Paganistan: Notes from the Secret Commonwealth

In Which One Midwest Man-in-Black Confers, Converses & Otherwise Hob-Nobs with his Fellow Hob-Men (& -Women) Concerning the Sundry Ways of the Famed but Ill-Starred Tribe of Witches.

  • Home
    Home This is where you can find all the blog posts throughout the site.
  • Tags
    Tags Displays a list of tags that have been used in the blog.
  • Bloggers
    Bloggers Search for your favorite blogger from this site.
  • Login
    Login Login form

Gluten-Free Gods

 Let us recall the kings who died for corn:

 red bread and red drink at Lúnasa of the harvest. 

We were discussing the previous night's old-style witches' sabbat. (“Old Style” as in “just like the woodcuts.”)

Of the housel*—the feasting on the god's flesh and blood—someone suggested provision of a gluten-free option next time around.

Sometimes, I think, we need to be wise enough to listen to the wisdom of other traditions.

In his Summa Theologica, Thomas Aquinas poses the question: If the body of Christ is present in the consecrated host, just what part of Christ's body is present there? The head? The heart? The phallus?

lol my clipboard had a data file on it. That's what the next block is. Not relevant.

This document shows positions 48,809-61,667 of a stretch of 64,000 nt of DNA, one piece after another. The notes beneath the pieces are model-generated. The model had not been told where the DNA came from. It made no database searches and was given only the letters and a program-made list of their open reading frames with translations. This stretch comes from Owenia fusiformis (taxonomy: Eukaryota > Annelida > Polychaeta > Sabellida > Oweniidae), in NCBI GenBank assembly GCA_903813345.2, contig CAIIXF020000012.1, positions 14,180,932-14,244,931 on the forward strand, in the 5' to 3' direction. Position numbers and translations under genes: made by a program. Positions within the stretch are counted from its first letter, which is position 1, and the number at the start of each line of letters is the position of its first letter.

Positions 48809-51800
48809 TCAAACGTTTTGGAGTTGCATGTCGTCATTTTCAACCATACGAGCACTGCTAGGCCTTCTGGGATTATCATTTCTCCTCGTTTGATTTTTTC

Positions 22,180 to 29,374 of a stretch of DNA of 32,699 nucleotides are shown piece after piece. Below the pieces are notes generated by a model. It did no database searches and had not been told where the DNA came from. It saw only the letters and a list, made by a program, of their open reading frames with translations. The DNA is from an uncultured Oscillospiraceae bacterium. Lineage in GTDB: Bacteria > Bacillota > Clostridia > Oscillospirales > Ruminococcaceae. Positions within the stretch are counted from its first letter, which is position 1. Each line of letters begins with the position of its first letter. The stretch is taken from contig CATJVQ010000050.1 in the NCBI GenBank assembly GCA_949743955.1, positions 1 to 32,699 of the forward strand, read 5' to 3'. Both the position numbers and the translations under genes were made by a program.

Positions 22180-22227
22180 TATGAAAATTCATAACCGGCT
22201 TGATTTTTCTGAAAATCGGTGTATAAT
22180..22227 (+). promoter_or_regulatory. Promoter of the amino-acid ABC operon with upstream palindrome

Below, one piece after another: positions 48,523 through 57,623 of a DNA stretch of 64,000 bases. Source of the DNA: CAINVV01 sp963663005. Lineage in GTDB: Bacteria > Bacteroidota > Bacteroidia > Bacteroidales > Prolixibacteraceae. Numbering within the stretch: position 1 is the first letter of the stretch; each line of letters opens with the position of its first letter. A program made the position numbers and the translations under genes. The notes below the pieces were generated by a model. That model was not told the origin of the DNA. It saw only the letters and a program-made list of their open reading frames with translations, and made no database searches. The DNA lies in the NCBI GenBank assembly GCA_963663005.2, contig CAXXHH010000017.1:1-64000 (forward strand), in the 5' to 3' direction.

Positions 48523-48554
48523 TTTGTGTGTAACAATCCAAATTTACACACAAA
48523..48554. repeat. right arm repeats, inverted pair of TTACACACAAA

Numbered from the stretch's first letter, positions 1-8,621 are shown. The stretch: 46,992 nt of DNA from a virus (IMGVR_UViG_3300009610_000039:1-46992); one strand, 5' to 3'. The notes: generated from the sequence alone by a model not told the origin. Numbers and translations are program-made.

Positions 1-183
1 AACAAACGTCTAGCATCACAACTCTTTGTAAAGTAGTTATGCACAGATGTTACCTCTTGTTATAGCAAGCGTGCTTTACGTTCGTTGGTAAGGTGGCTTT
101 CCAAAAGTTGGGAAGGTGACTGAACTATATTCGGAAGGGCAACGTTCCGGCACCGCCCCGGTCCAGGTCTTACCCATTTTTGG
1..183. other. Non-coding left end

(Actually, I doubt that Thomas would mention the god's phallus in this—if any—context. But I'm a pagan and I think like one.)


And the answer is: no. The god is fully present in each and every host.

But there are a hundred hosts here on this patten. And you're telling me that each one of them contains 100 % of the god?

Yes, that's right.

But how can you have 100 100 %s?

Ah, says Thomas: that's the mystery.

At the sabbat, for those who choose not to partake of the god's flesh, the god is present in his entirety in the red drink. For those who do not drink the red drink, the god is fully present in the red bread. For those who partake of neither, the god is fully present in the anointing received from his hand.

Witches are people who take responsibility for themselves.

So sorry, no: there probably won't be any gluten-free gods at this year's Grand Sabbat, either.

Thank you very much.

* Rhymes with “arousal.” < Old English húsl; cp. Gothic hunsl, “sacrifice.”




Last modified on
Poet, scholar and storyteller Steven Posch was raised in the hardwood forests of western Pennsylvania by white-tailed deer. (That's the story, anyway.) He emigrated to Paganistan in 1979 and by sheer dint of personality has become one of Lake Country's foremost men-in-black. He is current keeper of the Minnesota Ooser.


Additional information